What is the hardest thing about being a writer?
It can be a very lonely existence: living alone and completely absorbed at my desk I can end up not seeing or speaking to anyone for days.
It can also be a career loaded with rejection, which if you care about your work doesn’t stop being hard to take. The writing might be great, but if an editor can’t fit it in their magazine that’s the end of it.
What inspires you to write?
As a travel (and sometime food) writer, its first hand experiences which inspire me: the short conversation I might have with someone where I learn something I wouldn’t otherwise find out which triggers a small spark of interest. I have an interest in history, which tends to creep in too, almost subconsciously. The truth is very important to my writing even if it’s unpalatable (which doesn’t always go down well with editors).
When working on a new novel, what is the first thing you do?
Having my diaries as a backbone is a great help and aide memoire, but I don’t really have any special tricks to starting a new piece of writing. I’m quite inefficient in that I just start writing. It can take a while for the focus of a piece to come to the fore, but once I’ve found that point of interest the rest of it seems to flow from that.
Which Writers do you admire and can you name a favourite book?
I like to read as varied a selection of works as I can, and Graham Greene is one of the only writers I consistently and actively seek out. His characters – often based on real people – leap off the page, the conversations flow so naturally, and the plots go by without me even noticing. For me one of his best is The Heart of the Matter, set in Sierra Leone and based partly on his own experiences there. Reading it in Sierra Leone was like looking in a mirror.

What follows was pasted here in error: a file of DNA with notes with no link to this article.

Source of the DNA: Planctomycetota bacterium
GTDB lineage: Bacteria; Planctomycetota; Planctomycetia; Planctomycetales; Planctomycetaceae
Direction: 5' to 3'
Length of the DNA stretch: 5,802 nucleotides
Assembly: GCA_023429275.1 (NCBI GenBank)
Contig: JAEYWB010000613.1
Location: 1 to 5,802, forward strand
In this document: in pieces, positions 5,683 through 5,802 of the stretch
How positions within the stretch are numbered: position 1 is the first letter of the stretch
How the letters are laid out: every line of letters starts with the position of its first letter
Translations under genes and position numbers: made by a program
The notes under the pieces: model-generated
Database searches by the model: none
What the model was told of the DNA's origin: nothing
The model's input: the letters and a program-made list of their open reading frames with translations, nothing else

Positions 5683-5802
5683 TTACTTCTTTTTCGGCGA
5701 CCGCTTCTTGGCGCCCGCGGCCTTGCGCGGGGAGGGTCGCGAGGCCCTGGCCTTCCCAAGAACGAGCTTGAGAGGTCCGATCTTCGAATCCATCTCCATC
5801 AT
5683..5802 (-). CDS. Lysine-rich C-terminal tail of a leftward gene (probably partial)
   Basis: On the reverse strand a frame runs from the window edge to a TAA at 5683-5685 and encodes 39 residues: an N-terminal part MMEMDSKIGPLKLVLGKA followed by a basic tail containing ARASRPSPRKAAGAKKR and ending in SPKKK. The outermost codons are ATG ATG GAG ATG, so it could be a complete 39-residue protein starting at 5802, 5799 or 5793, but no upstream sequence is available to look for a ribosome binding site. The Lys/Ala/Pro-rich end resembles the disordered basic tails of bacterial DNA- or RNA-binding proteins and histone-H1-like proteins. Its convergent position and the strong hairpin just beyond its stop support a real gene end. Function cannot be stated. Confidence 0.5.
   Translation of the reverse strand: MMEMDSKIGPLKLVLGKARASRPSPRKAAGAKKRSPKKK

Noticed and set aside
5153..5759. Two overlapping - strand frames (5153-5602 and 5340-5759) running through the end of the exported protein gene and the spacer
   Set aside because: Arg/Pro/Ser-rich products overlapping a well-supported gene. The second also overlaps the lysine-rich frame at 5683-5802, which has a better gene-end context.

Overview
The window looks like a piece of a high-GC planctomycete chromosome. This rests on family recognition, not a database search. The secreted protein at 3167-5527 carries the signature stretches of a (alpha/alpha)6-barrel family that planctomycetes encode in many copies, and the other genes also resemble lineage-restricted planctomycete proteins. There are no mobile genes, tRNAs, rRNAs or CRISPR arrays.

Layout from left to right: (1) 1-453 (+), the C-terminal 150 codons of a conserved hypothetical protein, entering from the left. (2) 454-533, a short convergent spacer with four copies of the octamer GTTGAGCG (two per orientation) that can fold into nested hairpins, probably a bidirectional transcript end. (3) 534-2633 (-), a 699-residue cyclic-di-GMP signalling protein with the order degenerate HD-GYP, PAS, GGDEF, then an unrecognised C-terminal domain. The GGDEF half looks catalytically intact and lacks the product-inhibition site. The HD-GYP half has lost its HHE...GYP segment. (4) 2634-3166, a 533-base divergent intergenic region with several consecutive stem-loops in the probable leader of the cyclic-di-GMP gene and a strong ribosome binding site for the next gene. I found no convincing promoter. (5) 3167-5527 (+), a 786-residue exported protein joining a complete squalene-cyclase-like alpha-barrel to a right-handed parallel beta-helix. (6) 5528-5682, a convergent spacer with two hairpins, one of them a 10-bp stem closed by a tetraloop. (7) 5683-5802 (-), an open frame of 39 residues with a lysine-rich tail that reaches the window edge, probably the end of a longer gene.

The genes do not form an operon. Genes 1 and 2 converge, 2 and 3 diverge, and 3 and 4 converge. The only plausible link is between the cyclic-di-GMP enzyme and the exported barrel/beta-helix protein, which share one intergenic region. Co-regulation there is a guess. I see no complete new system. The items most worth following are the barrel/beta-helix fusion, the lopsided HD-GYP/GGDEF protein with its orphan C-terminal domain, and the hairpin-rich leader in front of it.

What advice would you give to an aspiring writer?
Like anything, it’s all about practice. So write as much as you can. I think a diary is a great way to start that. Have the discipline to write something in it every day, even if nothing appears to have happened, and you’ll soon find your writing improving, your descriptions becoming more detailed, your record of conversations improving, and you’ll find plenty of inspiration too.
What are your plans for the future?
My aim is to keep improving and continue to challenge myself. I’ll be heading to Sri Lanka for my follow up adventure to Encircle Africa in a few months, and I’m also hoping to find the time in between travel writing and speaking to start work on some fiction, the idea for which developed during my time in Africa.
To find out more about Ian check out the following:
Website: www.encircleafrica.org, for signed copies of my book, background information, my blog, and future plans
Encircle Africa: Around Africa by Public Transport is also available in paperback and kindle formats globally from amazon: Buy Now
We would like to take this opportunity to thank Ian for taking part in our ‘Author of the Week’ series and for stepping under our spotlight.